Theses and Dissertations


Sherman-Morris, Kathleen

Committee Member

Gutter, Barrett F.

Committee Member

Poe, Philip S.

Date of Degree


Original embargo terms

Immediate Worldwide Access

Document Type

Graduate Thesis - Open Access


Geoscience (Professional Meteorology/Climatology)

Degree Name

Master of Science (M.S.)


College of Arts and Sciences


Department of Geosciences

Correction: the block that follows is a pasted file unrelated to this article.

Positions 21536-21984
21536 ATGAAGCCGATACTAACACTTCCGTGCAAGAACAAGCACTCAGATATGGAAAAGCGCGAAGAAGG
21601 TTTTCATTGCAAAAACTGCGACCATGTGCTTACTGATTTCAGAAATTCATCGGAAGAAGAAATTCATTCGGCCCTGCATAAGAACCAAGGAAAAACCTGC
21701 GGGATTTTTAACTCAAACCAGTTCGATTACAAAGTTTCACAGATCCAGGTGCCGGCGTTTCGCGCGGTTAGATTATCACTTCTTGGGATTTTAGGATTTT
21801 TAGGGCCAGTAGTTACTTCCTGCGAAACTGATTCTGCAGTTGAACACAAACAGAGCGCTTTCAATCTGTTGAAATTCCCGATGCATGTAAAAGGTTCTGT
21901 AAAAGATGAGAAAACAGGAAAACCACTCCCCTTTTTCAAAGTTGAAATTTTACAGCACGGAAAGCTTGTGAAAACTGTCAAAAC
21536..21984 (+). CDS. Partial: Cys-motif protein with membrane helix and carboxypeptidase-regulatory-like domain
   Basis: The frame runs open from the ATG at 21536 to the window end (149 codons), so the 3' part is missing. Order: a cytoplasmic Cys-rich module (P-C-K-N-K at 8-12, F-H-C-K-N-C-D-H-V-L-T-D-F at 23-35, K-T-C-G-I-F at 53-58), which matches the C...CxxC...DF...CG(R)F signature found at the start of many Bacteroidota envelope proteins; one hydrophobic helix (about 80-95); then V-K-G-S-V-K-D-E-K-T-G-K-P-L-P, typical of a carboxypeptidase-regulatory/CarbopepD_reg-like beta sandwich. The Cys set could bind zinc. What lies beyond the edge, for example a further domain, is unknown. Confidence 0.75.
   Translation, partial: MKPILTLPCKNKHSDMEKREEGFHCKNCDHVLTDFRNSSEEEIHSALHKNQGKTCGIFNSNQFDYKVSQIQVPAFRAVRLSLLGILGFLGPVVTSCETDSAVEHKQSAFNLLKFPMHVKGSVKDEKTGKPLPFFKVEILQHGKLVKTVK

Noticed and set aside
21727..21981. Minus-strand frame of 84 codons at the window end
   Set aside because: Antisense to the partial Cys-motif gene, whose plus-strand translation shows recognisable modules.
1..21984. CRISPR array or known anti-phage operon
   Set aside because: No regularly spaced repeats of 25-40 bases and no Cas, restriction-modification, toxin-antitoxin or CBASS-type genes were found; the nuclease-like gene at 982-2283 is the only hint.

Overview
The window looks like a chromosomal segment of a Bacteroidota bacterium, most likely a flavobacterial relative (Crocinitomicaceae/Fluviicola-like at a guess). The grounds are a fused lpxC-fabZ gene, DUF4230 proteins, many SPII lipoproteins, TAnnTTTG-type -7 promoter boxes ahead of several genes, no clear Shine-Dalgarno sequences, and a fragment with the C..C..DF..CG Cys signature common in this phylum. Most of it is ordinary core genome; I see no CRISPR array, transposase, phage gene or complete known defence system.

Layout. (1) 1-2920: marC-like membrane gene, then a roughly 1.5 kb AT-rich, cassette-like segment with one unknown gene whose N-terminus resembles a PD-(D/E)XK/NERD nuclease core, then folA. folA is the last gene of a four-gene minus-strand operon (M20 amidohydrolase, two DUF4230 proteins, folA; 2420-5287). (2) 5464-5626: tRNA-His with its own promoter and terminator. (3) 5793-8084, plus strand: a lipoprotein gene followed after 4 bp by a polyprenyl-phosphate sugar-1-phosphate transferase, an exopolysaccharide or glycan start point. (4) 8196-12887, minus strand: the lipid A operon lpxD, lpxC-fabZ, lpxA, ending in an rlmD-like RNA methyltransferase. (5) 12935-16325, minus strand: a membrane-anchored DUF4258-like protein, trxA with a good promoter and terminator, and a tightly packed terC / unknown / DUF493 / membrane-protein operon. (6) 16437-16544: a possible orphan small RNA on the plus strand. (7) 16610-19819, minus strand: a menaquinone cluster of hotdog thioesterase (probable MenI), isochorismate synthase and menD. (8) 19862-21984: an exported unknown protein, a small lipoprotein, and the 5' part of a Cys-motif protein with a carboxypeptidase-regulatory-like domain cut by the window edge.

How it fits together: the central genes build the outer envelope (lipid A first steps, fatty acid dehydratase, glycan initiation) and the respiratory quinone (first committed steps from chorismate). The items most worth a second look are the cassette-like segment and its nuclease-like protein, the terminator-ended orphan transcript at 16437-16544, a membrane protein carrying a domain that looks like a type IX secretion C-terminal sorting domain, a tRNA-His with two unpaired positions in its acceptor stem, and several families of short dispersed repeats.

Tornado warnings are life-threatening situations, and since the public uses television as the main source for tornado warning information, it is important to know how different visuals and messages are influencing the opinions and intentions of people. This research found that participants were more apt to say they would shelter if they were shown a tornado video than a radar video displaying storm-relative velocity or correlation coefficient, while seeing the tornado brought out a heightened level of anxiety and fear. Participants were most influenced by a call-to-action statement spoken by the meteorologist. Participants expressed negative feelings after being asked to both shelter and send in tornado footage at the same time. The standard call-to-action video and one with the addition of viewer-submitted tornado footage were statistically equivalent. Participants more correctly identified the location of a tornado on the radar product explained to them than one that was not.